It's summer time again. Has your hair lost its lustrous beauty? Your hair can take a heavy toll while the sun shines its fury over the summer months. Your tresses may look a little dull and lifeless. You may notice that strands are brittle and may even split at the ends. So get ready to combat summer days with some hair damage prevention tips that can keep you looking young and healthy. See Tanya Borisovskaya
Condition ladies, condition!
When the weather is hot and sultry, you can relax with a tall glass of lemonade and you feel better instantly. Your hair is not so lucky! Summer drains your hair of moisture leaving it dry.
For you, avid swimmers, it is especially important to protect the hair upon every swim. I know this seems like a long procedure but I promise it is very simple.
Before going to the pool or sea:
Wash your hair with a deeper moisturizing shampoo. Shampoos containing keratin, jojoba oil or wheat germ oil are excellent to replenish all that sun baked hair. Most people misconceptions are that you can only feed your hair with conditioner, but this is simply not true. These oils strengthen the bond of the hair, and equalize the porosity allowing the cuticle to seal the conditioner in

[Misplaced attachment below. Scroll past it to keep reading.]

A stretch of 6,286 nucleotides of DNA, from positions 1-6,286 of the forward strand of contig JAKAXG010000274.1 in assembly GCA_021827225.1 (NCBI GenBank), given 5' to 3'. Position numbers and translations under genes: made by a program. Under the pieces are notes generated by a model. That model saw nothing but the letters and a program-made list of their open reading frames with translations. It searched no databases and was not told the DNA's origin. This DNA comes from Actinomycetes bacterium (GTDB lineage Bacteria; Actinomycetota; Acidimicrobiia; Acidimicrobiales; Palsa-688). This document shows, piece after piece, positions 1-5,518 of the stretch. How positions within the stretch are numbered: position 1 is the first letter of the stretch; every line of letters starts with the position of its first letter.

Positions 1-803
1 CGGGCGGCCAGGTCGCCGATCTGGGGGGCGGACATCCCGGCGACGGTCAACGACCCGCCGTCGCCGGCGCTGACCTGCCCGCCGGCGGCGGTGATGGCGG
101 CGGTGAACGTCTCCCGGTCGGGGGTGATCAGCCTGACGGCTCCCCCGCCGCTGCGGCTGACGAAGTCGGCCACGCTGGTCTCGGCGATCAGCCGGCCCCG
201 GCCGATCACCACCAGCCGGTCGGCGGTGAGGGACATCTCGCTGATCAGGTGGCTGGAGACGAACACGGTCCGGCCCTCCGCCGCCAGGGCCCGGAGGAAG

By dampening the hair and applying a leave in conditioner before swimming, your hair is protected against the chlorine. Your hair will only absorb so much so if it is already full with protein it can't absorb all those harmful chemicals.
Also look out for the new leave in conditioners with sunscreen in them, for all you babes with thin light hair you know how it feels to have a sun burnt scalp
Apply a weekly conditioning mask to restore the sundrenched by giving your hair the right amount of protein. The elements and pollutants of summer destroy the porosity of your hair, so balance and fix this damage with protein rich products. When the hair lacks the necessary fatty acids it becomes dry and lifeless. Products containing lavender, rosemary, mint, aloe vera or vitamin E, hold the secret to restoring that moisture.
Published by Ella Walker